- Run freely
- Use preferred CMS, team, technology
- No need to relate to outside factors
- Can be too disconnected from central brand and unified message
- Missing synergies and reuse possibilities
- Difficult to effectuate and follow up (from a central perspective)
- Keeping content in synchronisation
Approach 2: Using translations
This second approach relates to using a single content and simply translating or recreating it in another language. In this option, both team and tools are placed in the same system, enabling close collaboration and synergies. If you have a website and want it available in several languages, localised common content can be a viable solution.
The most common way to solve multilingual requirements in this approach is to keep separate fields for different languages—e.g. one set of fields for English, a corresponding set of fields for French, and so on.
- Fast way to see translations and statuses
- Encourages content reuse
- Only translating: no intuitive method to select content for different markets
- Will quickly add to content noise and can cause editorial headaches
- Access rights management: what is published when? How to schedule independently?
- Separating content heading to different markets
- URL customisation
- Changing structure in different language sections
- Fallback system
- Search: when content doesn’t exist in a given language, what to search?
Approach 3: Layering
Layering utilises a blueprint and inheritance model to efficiently distribute and reuse content in different contexts. With this approach, teams work in separate layers, while content produced in one layer is inherited to all its child layers.
Each layer has separate access control, publishing, and default language, and content editors can localise per layer. Layering is thus not only fit for translations, but also data enrichment mentioned earlier, where you can enrich base data in different markets with separate layers.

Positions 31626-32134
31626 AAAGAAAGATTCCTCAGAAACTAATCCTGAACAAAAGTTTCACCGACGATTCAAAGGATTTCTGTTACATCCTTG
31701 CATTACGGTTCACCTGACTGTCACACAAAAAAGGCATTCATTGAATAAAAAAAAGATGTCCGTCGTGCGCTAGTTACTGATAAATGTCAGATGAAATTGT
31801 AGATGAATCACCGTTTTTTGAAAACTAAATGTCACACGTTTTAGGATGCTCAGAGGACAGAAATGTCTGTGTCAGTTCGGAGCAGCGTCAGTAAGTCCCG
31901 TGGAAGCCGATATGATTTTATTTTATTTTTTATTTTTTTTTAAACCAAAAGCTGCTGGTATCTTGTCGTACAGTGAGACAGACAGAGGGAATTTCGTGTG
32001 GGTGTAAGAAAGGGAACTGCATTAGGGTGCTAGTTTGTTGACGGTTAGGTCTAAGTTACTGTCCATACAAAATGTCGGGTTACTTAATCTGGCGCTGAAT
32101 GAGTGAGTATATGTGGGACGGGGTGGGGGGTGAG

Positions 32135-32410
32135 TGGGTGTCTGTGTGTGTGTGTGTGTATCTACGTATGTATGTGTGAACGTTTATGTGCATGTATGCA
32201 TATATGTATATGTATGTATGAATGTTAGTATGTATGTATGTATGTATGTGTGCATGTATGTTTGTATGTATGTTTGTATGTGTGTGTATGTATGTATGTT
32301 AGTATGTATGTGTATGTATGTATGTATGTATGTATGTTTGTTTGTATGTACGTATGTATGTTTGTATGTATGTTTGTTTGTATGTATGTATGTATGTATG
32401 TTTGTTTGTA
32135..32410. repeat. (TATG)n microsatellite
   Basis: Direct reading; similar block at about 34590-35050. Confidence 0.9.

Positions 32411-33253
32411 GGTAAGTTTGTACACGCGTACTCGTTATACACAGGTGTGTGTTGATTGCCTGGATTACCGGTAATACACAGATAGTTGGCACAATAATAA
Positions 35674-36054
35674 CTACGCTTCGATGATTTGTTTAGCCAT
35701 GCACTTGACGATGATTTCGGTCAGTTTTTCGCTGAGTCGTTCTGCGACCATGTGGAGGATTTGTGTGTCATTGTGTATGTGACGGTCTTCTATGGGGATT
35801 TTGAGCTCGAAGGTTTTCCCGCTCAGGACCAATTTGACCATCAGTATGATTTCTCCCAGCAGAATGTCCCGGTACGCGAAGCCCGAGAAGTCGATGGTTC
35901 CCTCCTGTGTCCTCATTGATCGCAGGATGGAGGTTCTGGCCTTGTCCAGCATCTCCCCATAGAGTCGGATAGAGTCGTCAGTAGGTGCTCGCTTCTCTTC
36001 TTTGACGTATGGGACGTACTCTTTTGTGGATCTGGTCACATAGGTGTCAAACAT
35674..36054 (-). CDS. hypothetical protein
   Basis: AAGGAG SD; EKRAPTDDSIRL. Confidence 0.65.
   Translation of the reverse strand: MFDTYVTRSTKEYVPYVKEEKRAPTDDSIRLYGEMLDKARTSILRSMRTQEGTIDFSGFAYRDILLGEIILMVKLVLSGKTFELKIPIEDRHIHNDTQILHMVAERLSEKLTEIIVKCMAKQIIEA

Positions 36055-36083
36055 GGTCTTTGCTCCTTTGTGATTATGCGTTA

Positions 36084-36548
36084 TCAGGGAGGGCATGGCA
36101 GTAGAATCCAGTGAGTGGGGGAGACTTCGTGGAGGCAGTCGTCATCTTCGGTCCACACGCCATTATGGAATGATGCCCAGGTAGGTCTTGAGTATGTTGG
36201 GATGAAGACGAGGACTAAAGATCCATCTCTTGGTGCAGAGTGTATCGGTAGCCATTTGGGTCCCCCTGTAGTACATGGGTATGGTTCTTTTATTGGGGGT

- Intuitive and neat overview for editors
- Control content per market, minimal noise across teams
- Superb reuse possibilities
- Goes beyond translation, relates to data level
- Individual scheduling and market specific content
- Make most use of a distributed team with different people
- If a very small team must handle multiple layers, localised common content can be more appropriate
- If you have no need for different structures, layering can be slightly overhead
- Usability depends on specific tool
- May be more elements to keep tabs on
Read more: Localise your content with Enonic »
Don’t forget a domain strategy
Regardless of which localisation approach you choose, you must have a clear domain strategy. This means you must decide whether to choose different top level domains, subdomains, or URL parameters like .com/en and .com/fr.
Make sure that your chosen approach is supported by your current or future content platform, and also that it is SEO friendly to optimise your organic traffic.